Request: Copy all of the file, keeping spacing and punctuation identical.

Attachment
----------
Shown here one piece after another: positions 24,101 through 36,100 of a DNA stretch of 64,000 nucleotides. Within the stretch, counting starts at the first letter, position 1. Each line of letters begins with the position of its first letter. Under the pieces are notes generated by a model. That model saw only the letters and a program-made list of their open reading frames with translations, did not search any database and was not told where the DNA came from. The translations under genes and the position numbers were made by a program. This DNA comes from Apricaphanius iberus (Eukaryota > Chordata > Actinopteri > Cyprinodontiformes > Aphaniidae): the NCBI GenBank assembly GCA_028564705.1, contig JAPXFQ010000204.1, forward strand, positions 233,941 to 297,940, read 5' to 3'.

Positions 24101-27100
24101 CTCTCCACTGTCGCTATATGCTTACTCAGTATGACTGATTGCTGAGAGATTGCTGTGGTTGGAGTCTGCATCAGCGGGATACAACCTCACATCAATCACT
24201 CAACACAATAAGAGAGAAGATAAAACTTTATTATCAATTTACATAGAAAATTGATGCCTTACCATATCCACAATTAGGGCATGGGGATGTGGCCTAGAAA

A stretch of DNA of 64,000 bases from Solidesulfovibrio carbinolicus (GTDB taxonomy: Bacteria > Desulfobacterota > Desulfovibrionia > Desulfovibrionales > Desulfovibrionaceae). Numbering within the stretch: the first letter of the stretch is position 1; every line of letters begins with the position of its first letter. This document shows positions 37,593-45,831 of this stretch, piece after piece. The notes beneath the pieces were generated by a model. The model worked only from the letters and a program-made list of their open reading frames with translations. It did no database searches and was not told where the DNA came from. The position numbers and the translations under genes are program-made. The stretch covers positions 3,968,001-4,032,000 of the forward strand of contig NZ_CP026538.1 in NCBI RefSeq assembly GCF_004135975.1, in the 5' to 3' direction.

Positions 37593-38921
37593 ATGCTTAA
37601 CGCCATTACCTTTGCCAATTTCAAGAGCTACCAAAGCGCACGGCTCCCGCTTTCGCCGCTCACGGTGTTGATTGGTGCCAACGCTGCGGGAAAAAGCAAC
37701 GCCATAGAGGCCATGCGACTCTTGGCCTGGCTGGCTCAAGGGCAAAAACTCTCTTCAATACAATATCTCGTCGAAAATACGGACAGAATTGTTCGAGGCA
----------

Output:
Shown here one piece after another: positions 24,101 through 36,100 of a DNA stretch of 64,000 nucleotides. Within the stretch, counting starts at the first letter, position 1. Each line of letters begins with the position of its first letter. Under the pieces are notes generated by a model. That model saw only the letters and a program-made list of their open reading frames with translations, did not search any database and was not told where the DNA came from. The translations under genes and the position numbers were made by a program. This DNA comes from Apricaphanius iberus (Eukaryota > Chordata > Actinopteri > Cyprinodontiformes > Aphaniidae): the NCBI GenBank assembly GCA_028564705.1, contig JAPXFQ010000204.1, forward strand, positions 233,941 to 297,940, read 5' to 3'.

Positions 24101-27100
24101 CTCTCCACTGTCGCTATATGCTTACTCAGTATGACTGATTGCTGAGAGATTGCTGTGGTTGGAGTCTGCATCAGCGGGATACAACCTCACATCAATCACT
24201 CAACACAATAAGAGAGAAGATAAAACTTTATTATCAATTTACATAGAAAATTGATGCCTTACCATATCCACAATTAGGGCATGGGGATGTGGCCTAGAAA

A stretch of DNA of 64,000 bases from Solidesulfovibrio carbinolicus (GTDB taxonomy: Bacteria > Desulfobacterota > Desulfovibrionia > Desulfovibrionales > Desulfovibrionaceae). Numbering within the stretch: the first letter of the stretch is position 1; every line of letters begins with the position of its first letter. This document shows positions 37,593-45,831 of this stretch, piece after piece. The notes beneath the pieces were generated by a model. The model worked only from the letters and a program-made list of their open reading frames with translations. It did no database searches and was not told where the DNA came from. The position numbers and the translations under genes are program-made. The stretch covers positions 3,968,001-4,032,000 of the forward strand of contig NZ_CP026538.1 in NCBI RefSeq assembly GCF_004135975.1, in the 5' to 3' direction.

Positions 37593-38921
37593 ATGCTTAA
37601 CGCCATTACCTTTGCCAATTTCAAGAGCTACCAAAGCGCACGGCTCCCGCTTTCGCCGCTCACGGTGTTGATTGGTGCCAACGCTGCGGGAAAAAGCAAC
37701 GCCATAGAGGCCATGCGACTCTTGGCCTGGCTGGCTCAAGGGCAAAAACTCTCTTCAATACAATATCTCGTCGAAAATACGGACAGAATTGTTCGAGGCA